2 thoughts on “10 Things Autistic People Wished You Knew about April & “Autism Awareness Month”

  • April 3, 2019 at 11:46 am

    What I struggle with in this article is that you want people to identify under a hashtag that represents those who identify as Aspergers. That is only one part of the Autism community, and in no way reflects the reality of all of the people under the Autism Spectrum. By changing the hashtag to Aspergian you have isolated every other person under the spectrum that does not identify with this label, nor is it an accurate label for their experience of Autism. This may be true for those who self identify as an “Aspie” since that label no longer is recognized. But your experience is vastly different from one who doesn’t have speech, or the ability to integrate as fully as you do in your community. I can’t say whether or not my son likes the puzzle piece, or if my son wants treatment, because he can’t tell me those things himself. But here is what I do know, without “treatment” my son would still have no speech, extreme sensory difficulties, uncontrollable Anxiety, and essentially be incredibly isolated. So please be clear, you do not represent Autism, you represent those who identify as Aspergers within the Autism community, in my opinion.

    • April 3, 2019 at 1:40 pm


      Thank you for pointing that out, but I would like ask that you look at the article again. The Aspergian is a website with autistic writers at all levels of support needs and not a shout-out to only autistic people who are diagnosed as having Asperger’s Syndrome. The Aspergian’s “about” section covers its purpose and mission, and the writers represent a tremendous degree of diversity within the spectrum.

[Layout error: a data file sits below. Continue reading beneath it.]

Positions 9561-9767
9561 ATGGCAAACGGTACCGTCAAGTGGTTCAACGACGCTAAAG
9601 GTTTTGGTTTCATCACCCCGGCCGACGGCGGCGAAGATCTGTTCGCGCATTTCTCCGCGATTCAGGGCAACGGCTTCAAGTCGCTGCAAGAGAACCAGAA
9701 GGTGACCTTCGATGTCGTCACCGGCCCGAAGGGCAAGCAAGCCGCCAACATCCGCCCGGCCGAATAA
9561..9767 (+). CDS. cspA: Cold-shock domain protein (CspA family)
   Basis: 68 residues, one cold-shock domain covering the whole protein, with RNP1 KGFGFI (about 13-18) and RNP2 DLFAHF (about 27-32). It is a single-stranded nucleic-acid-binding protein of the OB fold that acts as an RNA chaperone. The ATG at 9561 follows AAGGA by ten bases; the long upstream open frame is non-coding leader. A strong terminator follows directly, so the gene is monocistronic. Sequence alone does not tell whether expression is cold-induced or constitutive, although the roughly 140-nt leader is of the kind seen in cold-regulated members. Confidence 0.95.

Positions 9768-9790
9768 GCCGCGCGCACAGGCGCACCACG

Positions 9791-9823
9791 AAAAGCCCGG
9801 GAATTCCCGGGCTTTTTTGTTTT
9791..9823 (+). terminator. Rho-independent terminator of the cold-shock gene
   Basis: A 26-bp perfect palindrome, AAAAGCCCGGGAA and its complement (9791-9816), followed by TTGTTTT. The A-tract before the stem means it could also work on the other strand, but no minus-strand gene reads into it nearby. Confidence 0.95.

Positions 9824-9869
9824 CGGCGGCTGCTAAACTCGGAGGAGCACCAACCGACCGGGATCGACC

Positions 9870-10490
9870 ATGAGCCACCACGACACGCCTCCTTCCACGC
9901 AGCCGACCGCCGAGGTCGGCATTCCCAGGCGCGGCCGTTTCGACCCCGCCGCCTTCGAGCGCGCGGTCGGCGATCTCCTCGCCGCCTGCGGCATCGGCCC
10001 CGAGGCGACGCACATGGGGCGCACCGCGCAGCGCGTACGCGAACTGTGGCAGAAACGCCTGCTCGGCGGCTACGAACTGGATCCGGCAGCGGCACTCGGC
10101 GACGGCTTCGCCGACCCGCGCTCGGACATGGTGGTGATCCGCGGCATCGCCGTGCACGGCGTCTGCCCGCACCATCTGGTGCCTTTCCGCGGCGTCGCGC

Also, if you would refer to the article, it is addressed that many of the adults who write for the Aspergian were nonverbal as children or are still non-verbal. You have very little idea how much I’m able to integrate into my community because all you’ve seen is what I’ve chosen to show you. I am fully autistic, and I do not just write from my own perspective. I represent autistics as much as each individual autistic wants to be represented by me, but I spend a lot of time with autistic people, and for the most part they are grateful that I am using the privileges I have and access to the mainstream to represent their voices. I’m also a psychology professional with a graduate education and am specialized in neurodiversity.

      I would love to be able to point you to articles and information that might be helpful to you, but I won’t do that kind of labor unless you actually want that.


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